The Commission Chair of child brain development organisation First 5 California, George Halvorson, recently revealed evidence which suggests that reading is critical for young children.
Three Key Years
Halvorson recently released his latest book, Three Key Years. In this work, he looks at why reading, talking and singing to children from birth can boost their brain development. He includes statistics which show that there are prominent “gaps in brain development” between children who are isolated and those whose guardians interact with them verbally in the first three years of their lives.
In Three Key Years Halvorson proves that parents can help their children by reading to them allowed when they are during their youngest years. This has inspired the creation of the Books Across America campaign drive, which is designed to deliver books into the hands of needy children. Halvorson recently appeared on national syndicated talk show The Dr Oz Show to promote both Three Key Years and the Books Across America campaign.
Vital brain exercise
Commenting on his findings, Halvorson said: “Children whose brains are exercised in the first three years by parents or caregivers who talk, read and directly interact with each child have stronger brains… The brains of children who are isolated and who do not get that needed exercise in those first three years, when their brain growth is more than 80% completed, are at a major disadvantage. It is extremely difficult to regain that ground for those children once those first key years have passed.”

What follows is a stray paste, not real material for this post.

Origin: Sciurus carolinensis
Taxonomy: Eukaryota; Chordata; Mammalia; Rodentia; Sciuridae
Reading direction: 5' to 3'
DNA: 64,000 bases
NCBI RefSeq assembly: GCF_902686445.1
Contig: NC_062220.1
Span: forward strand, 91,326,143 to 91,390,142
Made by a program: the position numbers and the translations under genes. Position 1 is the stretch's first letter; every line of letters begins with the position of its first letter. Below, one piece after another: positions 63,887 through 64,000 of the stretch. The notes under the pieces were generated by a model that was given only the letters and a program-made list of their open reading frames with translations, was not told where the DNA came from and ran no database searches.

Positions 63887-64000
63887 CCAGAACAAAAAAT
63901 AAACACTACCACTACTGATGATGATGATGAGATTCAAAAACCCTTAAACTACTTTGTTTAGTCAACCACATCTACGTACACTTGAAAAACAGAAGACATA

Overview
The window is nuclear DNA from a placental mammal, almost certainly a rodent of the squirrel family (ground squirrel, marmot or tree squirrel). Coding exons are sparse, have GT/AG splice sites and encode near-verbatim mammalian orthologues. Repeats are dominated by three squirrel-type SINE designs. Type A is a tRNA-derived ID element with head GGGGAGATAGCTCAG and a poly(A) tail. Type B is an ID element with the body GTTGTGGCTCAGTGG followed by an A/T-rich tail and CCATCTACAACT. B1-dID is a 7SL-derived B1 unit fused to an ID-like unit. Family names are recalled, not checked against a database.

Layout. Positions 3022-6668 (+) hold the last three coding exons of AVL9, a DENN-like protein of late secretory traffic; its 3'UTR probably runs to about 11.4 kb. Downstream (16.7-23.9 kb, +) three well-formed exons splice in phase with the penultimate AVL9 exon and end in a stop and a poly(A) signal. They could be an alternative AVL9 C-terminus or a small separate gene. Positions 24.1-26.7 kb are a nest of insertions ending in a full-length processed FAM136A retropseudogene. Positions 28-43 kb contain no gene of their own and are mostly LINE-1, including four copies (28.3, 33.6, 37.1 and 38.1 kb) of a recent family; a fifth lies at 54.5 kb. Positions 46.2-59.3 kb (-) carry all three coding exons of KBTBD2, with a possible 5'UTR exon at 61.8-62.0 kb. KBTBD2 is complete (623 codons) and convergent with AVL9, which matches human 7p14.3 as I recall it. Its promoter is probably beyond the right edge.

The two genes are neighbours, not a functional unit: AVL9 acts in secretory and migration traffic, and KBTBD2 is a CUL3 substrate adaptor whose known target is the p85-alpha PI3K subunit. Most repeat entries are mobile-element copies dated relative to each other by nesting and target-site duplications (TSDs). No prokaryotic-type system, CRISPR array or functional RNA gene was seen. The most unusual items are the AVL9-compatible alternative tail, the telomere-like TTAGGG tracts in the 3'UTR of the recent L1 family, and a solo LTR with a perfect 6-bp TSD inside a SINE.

Halvorson also suggests that there is an average book ownership rate of 12 book per child for high income homes. However, over half of both low income homes and day care facilities for the lowest income youngsters don’t have any books at all. He goes on to note that between birth and kindergarten, adults with higher incomes read to their children at a rate of over 1,500 hours per child. This goes down to less than 30 hours per child for adults in the lowest income homes.
Books Across America
Talking further about Books Across America, Halvorson said: “We know why those gaps [in brain development] exist… That is why the First 5 California campaign Talk. Read. Sing is so important. Our goal is to reach all the moderate-and-low income parents and caregivers in California with this message. With Dr. Oz and Books Across America, we extend our reach across the U.S.”
Going on, he commented: “Talking, reading, and singing to children helps billions of neurons inside the brain make strong connections that last a lifetime… Our goal with Books Across America is to help families and caregivers who do not readily have access to these resources to have books of their own to read to their children, and for all children to have the benefits that come from having strong interactions with a loving adult during those key years.”
Essential formative tool
The earliest period of a child’s life is called the formative years for a reason. This is the time, endless studies show, that a young person learns speech by observing others around them. It makes sense that reading is key to brain development. Not only do books allow children to learn more about the rules of language use, they introduce new people to new ideas and concepts and foster creativity. By reaping these benefits, children are better prepared to engage with the educational system and learn the knowledge necessary to become a well-rounded, productive member of society.
Thank you for reading… Hayim Oshky.